Dr. Veronica Eliasson
Assistant Professor, Department of Aerospace & Mechanical Engineering at University of Southern California
Ph.D., Mechanics, Royal Institute of Technology, Sweden
M.S., Mechanical Engineering, Royal Institute of Technology, Sweden
Shock wave behavior in gases and liquids, shock wave focusing, fluid-solid interactions
For the last two summers, Dr. Veronica Eliasson has introduced high school students to shock wave research through IEA’s Apprenticeship Program. This program links gifted high school students from across the country with mentors like Dr. Eliasson who advance each participant’s skills through the application of knowledge and exposure to real world experiences. Dr. Eliasson, who will be joining us as an Apprenticeship Mentor again this summer, took some time to talk to us about herself and her experiences.
Describe your educational journey.
My dad always told me I should get a Master’s degree in some kind of engineering area. I kept saying no — but somehow I still ended up with a Master’s degree in Engineering. My dad was right, he knew I had the interest and background to do well in such a program and that there are plenty of opportunities to shape your career any way you like afterwards.
So, when I was 19 I moved to Stockholm to attend KTH (Royal Institute of Technology). I applied to a program in Vehicle Engineering only because of the way their brochure looked (perhaps not the best way to pick your undergraduate/Master program). It had pictures of trains, boats and cars, and I thought it would be very interesting to understand the physics behind how they work. The last year I went in a different direction and specialized in nuclear safety. I thought it was very fascinating to learn more about nuclear fuel plants, how they operate and how to keep them safe. My Master’s thesis was conducted in collaboration with a nuclear fuel company, and when I was done I knew I wanted to attend a PhD program to learn more, not necessarily about nuclear fuel, but something with fluid mechanics. I applied for a PhD position at the Mechanics Department at KTH with a Professor working on shock waves (something I knew very little about). I got the position, and it was the beginning of a very fascinating journey, learning about shock waves through experiments and numerical simulations. It was scary in the beginning not knowing there was a “right” answer at the end, that no one knew ahead of time what the results of the experiments would be. It was very different, and certainly more fun, than taking a course where the correct answers to all questions are displayed at the end of the book.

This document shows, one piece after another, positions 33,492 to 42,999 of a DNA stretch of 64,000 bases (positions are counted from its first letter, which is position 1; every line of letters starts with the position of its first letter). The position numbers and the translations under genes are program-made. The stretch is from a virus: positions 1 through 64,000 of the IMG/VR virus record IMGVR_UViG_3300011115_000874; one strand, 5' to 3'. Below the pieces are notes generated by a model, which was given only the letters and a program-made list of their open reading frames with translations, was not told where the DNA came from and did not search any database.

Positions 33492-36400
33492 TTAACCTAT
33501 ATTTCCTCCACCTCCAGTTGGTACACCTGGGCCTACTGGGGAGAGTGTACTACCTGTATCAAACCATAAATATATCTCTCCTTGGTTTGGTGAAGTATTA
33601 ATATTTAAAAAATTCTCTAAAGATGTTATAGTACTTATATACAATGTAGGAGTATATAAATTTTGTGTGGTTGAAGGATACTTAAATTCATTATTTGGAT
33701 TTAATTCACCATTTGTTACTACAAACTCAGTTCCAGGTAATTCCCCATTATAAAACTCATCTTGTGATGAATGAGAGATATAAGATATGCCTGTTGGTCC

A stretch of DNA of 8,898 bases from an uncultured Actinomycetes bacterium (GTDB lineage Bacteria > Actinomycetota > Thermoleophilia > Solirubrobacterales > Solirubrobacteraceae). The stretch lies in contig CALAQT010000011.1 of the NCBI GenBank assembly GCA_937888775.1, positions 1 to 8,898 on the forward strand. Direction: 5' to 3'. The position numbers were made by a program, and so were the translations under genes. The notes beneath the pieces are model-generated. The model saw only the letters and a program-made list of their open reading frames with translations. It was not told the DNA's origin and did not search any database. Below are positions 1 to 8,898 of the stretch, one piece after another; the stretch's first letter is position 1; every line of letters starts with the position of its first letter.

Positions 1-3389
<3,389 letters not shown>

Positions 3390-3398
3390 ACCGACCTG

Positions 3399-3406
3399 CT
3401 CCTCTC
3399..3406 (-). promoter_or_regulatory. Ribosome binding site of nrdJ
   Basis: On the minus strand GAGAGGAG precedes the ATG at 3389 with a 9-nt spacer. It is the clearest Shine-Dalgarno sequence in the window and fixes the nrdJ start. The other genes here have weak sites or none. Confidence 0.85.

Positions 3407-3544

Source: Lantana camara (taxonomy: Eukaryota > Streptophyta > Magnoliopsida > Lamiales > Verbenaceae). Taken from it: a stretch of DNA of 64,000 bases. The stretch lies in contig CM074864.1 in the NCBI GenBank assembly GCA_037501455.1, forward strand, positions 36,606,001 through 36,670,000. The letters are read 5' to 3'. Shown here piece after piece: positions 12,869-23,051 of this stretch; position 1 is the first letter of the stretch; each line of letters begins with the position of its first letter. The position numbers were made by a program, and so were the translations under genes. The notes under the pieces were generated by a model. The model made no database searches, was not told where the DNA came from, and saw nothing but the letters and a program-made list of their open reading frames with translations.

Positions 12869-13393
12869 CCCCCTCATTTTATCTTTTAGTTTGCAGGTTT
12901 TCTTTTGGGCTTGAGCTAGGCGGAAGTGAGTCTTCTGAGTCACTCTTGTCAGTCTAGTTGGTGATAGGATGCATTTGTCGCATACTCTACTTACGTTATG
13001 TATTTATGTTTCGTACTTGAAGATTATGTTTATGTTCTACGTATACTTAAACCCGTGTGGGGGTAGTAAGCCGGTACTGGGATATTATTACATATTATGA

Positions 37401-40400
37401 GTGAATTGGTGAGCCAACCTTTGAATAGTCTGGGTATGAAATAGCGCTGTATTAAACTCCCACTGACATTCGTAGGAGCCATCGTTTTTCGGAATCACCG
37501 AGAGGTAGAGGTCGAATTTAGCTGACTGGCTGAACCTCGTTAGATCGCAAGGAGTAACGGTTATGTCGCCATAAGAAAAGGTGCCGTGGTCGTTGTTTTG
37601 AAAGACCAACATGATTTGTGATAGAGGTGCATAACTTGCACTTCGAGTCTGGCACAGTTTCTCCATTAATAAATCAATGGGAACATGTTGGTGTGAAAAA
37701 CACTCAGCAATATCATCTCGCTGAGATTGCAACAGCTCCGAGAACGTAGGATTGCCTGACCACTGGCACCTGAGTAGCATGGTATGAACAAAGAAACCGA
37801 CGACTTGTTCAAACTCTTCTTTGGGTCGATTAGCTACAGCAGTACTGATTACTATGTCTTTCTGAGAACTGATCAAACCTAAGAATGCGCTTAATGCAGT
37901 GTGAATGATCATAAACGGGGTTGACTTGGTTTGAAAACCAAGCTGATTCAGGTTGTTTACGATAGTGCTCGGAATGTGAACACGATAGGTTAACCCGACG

What are your hobbies? What do you do to re-energize yourself?
I really like sports. Since I became an Assistant Professor at USC, I have started practicing Muay Thai kickboxing, Jiu-Jitsu, and boxing. They are great sports to relieve stress, and you have to stay in the moment—you cannot worry about the past or the future. I also like bicycling, and we have about nine bikes at home at the moment. Southern California is great for road biking, mountain biking or just taking a chill ride on your fixie. Apart from sports, I like to explore new vegan restaurants and try new types of food. I also have a large collection of sneakers, and the nicest ones are displayed on shelves in my house.
Exercising is the best method for me to feel re-energized. Even a short run in the morning works if I have little time. If I’m at work and need to re-energize, I sometimes go buy a tea and then go to my lab to see how my students are doing. My students are so full of positive energy, and their new results, their new questions and their personalities make me believe I have the best job in the world.
What aspects of mentoring do you feel are most rewarding?
When students come back to me and tell me about them getting, for example, an internship they really wanted, or the job of their dreams, that makes me very happy. It is nice to see that what we teach students actually helps them to advance their careers, and it is always fun to hear about their next step in life. It is also rewarding to see students who have struggled with certain things move forward, overcome their struggles and become successful.
Thank you to Dr. Eliasson for taking the time to talk to us, and thank you so much for your commitment and contributions to IEA’s Apprenticeship Program!
IEA is currently looking for Mentors and accepting applications for Apprenticeship 2014 in Los Angeles. If you are a high school student interested in applying for Apprenticeship, visit the Apprenticeship page of our website. If you are interested in becoming a Mentor, please contact us at Apprenticeship@educationaladvancement.org.